In the first part of the build I set out to improve Monogram's F-16XL by replacing the forward fuselage, due to a cracked canopy. This would facilitate my desire to have an open canopy F-16XL. I covered an installation of a spare Hasegawa cockpit tub, blended the fuselage with the replacement parts, painted the cockpit, and added a push-pin metal pitot tube and small detailing to the forward fuselage. Click the link image to the right to go back and check it out from the start in case you missed it.:
Part #2 | basic modelling..
Moving on now to some basic model building..filling gaps and seams. Before committing to assembly with cement or superglue, I always, always dry-fit major parts. This has several benefits., such as; helping to identify poor fit, the location of any gaps or seams, kit damage or helping with kit bashing and conversions for accurate measuring and cutting of parts. My dry-fitting helped me identify long gaps along the wings leading edge on the underside of the fuselage. I'll use one of my favourite basic gap-filling putties for this. I'll use a method for smoothing the putty to minimize sanding using nail polish remover: Check it out In the photos below:
After dry-fitting the main air-intake to the underside of the fuselage, I realized that the old kit had no simulated intake trunking. It was just a gapping hole that showed through to the inside of the kit with no detail or turbine face, etc. So I simply decided to block off the intake just deep enough to paint the interior black to give the impression of deep trunking to the turbine. I could have began a lengthy scratch-building of a seamless intake, but I didn't see the need to for this model. The illusion would more than suffice for my desk-top replica. See photos below:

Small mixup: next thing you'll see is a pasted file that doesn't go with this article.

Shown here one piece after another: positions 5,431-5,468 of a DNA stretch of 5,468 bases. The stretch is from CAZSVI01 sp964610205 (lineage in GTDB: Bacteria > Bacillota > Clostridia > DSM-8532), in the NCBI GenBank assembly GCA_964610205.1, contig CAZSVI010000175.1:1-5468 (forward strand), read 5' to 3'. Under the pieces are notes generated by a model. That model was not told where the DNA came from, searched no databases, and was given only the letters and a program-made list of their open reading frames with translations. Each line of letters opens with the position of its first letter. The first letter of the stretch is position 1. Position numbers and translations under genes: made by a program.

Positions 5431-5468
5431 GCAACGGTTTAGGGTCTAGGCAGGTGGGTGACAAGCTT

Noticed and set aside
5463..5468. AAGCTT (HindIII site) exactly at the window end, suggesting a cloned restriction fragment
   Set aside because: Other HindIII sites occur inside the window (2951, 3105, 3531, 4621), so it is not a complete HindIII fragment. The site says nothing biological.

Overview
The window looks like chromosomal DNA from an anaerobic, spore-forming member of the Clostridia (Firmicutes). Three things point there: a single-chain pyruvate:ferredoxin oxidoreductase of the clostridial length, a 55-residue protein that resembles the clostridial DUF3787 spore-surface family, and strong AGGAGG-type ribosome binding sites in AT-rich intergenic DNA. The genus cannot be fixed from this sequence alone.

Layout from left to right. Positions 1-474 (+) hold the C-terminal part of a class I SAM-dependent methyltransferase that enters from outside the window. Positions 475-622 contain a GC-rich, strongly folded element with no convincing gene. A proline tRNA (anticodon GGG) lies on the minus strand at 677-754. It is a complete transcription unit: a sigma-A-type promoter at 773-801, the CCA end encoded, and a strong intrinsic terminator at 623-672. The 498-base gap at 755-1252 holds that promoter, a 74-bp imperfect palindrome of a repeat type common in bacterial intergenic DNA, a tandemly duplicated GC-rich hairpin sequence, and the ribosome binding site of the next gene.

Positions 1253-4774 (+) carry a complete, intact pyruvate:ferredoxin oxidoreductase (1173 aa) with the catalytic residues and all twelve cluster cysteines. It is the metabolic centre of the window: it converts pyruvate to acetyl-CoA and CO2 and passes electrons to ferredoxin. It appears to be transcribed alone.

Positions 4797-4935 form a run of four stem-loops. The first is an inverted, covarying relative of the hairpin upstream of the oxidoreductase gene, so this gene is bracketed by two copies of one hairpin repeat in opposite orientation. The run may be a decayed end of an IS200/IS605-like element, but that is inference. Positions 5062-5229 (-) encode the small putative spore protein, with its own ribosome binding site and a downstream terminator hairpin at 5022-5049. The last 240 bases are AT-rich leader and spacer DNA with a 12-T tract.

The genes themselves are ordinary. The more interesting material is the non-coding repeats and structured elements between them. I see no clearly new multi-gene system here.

After painting the intake interior white, I set it aside to await the main fuselage colours where I will apply the standard USAF grey scheme. Now on to other details, such as static discharger whips.
Making static dischargers
I wanted to add more detail, so after inspecting reference photos of the F-16 airframe including the wings, I noticed the static discharger whips located on the trailing edges of the wings, ailerons and tail fin. I checked the model and I saw the start of this abbreviated detail but, but not complete. So i began making the discharger whips using Invisible thread. The thread is appropriately thin and looked to scale with the model. Also the thread is flexible incase of bumps after the model is finished and won't break off. Perfect. Heres how I made them:
Detailing the weapons and ordnance
Knowing that the F-16XL is/ was an experimental concept fighter and is shown with prototype AMRAAM's and AIM-9Ls, detailing them is somewhat unnecessary. However, I was having fun and wanted to flex my detailing muscle as well as share how I go about detailing missiles and ordnance; specifically their rocket nozzles for a realistic look. Here's my technique:
Painting and detailing the wheels